Dominique Fourcade, whom Clark cites for bravely calling them failures, says,

 

 

It is touching (and very suggestive) to see Matisse, at the end of his life, bringing his own revolution to its logical conclusion, the result of which (and this is characteristic of all revolutions brought to their logical conclusions) was a glaring contradiction.

 

He had the courage to propose whiteness as a primary and omnipresent element. He had the incredible courage to practice painting as a system of giving shape and breath to the world, a world in which whiteness – that is, nonpaint – had its ineluctable place. He was thus among those who realized that art encompasses the painted and the nonpainted alike.

 

He tried to balance one against the other. And in the end, he was no longer in control of the vast whiteness he had unloosened...

 

 

What choreographers can you think of unleashing such kinds of whiteness or negative space on stage? Wayne MacGregor a little, mayble Balanchine in Bugaku?

 

And I wonder what Balanchine – or Ashton of Symphonic Variations – would have thought of this painting of 1917, Bathers By a River? It was to hang along the earlier idyllic Dance and Music paintings in the house of a collector in Russia. But it was postponed and by then it was the middle of World War I and Matisse had seen and studied Picasso's Demoiselles d'Avignon.

 

Bathers By a River in turn hung for a long time in a gallery in New York in the late forties where it was closely studied by Mark Rothko and Barnett Newman.

 

http://www.artic.edu...ch_no=1&index=0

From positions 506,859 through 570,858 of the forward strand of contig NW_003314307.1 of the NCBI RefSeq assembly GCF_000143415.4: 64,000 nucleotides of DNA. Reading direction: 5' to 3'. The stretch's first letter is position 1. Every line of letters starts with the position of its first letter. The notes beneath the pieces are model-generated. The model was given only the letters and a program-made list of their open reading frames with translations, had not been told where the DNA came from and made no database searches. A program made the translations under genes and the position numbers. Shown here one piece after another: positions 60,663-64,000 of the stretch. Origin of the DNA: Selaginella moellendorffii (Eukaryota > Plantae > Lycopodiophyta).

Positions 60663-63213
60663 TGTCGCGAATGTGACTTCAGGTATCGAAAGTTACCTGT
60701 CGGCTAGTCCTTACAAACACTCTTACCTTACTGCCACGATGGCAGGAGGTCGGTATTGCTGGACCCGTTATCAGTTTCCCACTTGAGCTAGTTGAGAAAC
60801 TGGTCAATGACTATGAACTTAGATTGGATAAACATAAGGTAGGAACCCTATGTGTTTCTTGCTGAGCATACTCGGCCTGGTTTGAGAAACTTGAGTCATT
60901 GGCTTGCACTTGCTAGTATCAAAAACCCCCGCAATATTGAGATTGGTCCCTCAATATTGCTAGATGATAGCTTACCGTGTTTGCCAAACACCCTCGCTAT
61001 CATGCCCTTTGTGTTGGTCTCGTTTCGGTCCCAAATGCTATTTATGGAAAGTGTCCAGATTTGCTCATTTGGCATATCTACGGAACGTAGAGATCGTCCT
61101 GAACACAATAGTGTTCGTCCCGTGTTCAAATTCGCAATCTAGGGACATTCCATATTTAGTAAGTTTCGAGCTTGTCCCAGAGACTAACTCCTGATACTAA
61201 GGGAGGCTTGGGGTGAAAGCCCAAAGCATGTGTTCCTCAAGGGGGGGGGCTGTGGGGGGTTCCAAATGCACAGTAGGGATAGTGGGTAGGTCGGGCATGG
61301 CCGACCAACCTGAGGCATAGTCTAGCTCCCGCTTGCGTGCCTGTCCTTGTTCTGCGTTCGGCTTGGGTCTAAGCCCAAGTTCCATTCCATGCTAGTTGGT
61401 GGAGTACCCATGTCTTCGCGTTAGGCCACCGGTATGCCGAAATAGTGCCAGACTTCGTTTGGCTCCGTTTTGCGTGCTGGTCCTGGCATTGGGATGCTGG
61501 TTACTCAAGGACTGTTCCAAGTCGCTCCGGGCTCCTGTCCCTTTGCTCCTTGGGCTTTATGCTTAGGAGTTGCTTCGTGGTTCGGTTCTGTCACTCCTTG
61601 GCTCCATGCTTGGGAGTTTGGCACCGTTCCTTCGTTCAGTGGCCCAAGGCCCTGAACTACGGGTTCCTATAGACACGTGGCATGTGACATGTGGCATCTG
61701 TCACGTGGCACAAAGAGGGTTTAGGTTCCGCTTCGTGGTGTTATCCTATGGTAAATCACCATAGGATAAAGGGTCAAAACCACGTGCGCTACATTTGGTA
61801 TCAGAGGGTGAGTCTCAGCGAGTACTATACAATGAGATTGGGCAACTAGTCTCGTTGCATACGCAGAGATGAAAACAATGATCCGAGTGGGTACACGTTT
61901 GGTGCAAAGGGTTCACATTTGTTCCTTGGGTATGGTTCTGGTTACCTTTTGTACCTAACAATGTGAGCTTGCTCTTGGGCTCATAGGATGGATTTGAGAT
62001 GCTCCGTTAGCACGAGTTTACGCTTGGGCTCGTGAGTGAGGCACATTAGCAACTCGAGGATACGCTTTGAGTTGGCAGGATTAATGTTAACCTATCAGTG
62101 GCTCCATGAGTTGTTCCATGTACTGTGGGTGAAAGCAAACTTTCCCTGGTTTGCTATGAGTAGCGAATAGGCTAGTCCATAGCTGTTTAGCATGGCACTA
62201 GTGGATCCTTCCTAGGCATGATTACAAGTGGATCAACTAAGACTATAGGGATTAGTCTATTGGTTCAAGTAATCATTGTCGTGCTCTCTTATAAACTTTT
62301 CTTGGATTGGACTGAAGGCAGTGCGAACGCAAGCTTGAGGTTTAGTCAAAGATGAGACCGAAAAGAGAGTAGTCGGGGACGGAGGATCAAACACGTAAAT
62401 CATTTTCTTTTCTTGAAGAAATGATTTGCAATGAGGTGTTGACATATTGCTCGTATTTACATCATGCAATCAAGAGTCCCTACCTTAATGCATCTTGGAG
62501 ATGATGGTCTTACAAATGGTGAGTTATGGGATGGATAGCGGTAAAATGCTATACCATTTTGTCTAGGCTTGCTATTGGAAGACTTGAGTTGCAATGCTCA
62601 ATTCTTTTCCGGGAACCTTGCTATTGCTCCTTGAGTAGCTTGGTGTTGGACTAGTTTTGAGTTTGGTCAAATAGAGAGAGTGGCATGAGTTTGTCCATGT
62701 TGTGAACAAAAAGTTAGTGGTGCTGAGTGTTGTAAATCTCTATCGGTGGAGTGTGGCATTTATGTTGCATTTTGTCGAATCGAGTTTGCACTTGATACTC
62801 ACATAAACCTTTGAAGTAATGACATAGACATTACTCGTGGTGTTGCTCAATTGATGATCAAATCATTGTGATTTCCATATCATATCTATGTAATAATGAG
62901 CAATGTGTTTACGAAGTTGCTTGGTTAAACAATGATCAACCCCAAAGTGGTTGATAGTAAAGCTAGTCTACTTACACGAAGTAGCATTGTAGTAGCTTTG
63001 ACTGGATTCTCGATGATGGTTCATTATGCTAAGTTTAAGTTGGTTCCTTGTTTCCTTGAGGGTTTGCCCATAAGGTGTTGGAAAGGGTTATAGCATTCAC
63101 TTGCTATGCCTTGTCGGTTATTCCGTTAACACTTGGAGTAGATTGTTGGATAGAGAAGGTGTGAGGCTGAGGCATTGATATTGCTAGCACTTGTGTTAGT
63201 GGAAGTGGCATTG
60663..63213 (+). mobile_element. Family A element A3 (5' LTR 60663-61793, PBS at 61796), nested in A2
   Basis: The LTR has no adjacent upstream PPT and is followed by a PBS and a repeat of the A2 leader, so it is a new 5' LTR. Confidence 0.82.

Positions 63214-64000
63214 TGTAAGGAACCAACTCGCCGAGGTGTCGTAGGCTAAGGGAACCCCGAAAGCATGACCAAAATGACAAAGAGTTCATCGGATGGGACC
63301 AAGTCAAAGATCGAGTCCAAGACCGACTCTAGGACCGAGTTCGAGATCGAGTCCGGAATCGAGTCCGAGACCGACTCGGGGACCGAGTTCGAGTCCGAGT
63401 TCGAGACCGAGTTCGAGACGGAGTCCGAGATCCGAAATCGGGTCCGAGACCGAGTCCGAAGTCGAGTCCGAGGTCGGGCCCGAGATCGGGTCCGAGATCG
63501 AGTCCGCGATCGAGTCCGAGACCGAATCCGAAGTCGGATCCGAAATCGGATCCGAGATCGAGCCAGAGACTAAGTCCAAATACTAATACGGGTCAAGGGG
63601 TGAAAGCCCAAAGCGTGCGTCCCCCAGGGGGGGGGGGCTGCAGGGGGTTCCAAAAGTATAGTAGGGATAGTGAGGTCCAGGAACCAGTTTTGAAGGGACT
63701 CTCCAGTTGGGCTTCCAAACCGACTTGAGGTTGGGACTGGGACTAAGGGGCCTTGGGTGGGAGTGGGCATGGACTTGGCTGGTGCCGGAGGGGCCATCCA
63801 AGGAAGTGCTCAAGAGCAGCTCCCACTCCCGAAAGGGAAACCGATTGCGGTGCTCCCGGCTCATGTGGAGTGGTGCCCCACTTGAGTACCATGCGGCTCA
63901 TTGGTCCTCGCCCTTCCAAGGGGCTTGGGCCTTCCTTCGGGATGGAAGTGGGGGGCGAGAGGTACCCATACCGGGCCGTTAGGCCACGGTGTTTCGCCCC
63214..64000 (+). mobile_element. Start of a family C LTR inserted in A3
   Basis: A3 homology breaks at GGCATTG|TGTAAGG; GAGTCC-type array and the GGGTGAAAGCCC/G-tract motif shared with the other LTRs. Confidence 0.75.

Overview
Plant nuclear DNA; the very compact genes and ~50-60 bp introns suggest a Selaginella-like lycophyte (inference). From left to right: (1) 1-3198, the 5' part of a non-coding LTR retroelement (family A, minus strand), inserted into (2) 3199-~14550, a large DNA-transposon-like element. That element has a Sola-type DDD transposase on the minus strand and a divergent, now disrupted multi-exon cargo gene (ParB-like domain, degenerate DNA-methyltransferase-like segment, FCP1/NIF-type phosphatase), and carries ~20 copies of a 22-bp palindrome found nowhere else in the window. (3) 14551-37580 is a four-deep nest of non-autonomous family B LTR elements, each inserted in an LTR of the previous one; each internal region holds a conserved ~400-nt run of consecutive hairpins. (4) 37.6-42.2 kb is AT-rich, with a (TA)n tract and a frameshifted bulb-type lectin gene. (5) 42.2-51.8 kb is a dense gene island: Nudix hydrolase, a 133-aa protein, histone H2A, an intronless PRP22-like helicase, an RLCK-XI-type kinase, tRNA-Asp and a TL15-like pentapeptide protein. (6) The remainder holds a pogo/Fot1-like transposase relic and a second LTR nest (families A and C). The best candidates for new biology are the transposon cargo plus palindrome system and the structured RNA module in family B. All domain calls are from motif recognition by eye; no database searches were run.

But back to summer reading & Kawabata's Izu Dancer ...



#27 sandik

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Posted 22 August 2014 - 10:45 AM

Well, I'd suggest Cunningham, but I often do (suggest Cunningham)



#28 canbelto

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Posted 03 September 2014 - 07:09 PM

Quick summer reading: a dishy biography of Johnny Carson by his former lawyer/friend. I think a lot of it is gossip but a lot of it rings very true as it's consistent with other accounts of Carson's personality (including Ed McMahon). It's weird how so many comedians seem to be extremely cold, unapproachable people when they're not telling jokes.



#29 dirac

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Posted 05 September 2014 - 04:35 PM

There was a PBS American Masters show on Carson that was just depressing to watch - broken marriages, broken friendships. Stuff you'd really rather not know if you ever liked watching the guy. However, personality freeze isn't limited to comedians. Last summer I read Jane Fonda's memoir, and the brrr factor was very high in any household headed by Henry Fonda. 

 

macnellie writes:

 

 

Has anyone met "Masie Dobbs"?

 

I haven't, but I'd be interested to hear from someone who has. Share, please. smile.png



#30 macnellie

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Posted 05 September 2014 - 04:54 PM

Very good mystery series. England WWI through 30's. First one is " MasieDobbs." By Jacqueline Winspear. Check them out!!

...and let me know if you like them!